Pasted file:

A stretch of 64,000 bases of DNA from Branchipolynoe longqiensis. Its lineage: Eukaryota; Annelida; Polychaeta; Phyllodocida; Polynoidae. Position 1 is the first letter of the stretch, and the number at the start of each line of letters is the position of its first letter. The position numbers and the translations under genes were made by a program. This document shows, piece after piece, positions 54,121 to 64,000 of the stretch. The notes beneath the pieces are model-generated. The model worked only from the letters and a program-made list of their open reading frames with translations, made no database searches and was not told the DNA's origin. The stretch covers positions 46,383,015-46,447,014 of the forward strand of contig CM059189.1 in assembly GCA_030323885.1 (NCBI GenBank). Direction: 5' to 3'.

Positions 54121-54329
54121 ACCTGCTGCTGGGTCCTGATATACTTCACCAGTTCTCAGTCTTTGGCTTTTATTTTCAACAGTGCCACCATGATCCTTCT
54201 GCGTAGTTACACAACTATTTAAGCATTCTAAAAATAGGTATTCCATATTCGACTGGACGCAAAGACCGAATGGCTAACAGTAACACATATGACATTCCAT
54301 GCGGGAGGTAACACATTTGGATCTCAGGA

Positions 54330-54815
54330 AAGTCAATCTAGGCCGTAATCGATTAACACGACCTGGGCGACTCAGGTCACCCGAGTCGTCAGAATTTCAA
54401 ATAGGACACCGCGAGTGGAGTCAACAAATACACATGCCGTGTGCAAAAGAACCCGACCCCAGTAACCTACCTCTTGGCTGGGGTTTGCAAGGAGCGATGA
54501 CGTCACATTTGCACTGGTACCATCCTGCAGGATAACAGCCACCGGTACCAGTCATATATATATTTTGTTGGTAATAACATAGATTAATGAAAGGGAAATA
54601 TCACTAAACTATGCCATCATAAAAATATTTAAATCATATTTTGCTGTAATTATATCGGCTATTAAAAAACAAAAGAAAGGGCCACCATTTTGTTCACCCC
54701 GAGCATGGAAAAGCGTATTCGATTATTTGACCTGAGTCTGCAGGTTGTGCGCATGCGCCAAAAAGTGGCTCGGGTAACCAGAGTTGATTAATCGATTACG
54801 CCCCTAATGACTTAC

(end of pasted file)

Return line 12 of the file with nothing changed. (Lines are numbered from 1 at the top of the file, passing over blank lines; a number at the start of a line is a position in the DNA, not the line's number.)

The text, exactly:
54801 CCCCTAATGACTTAC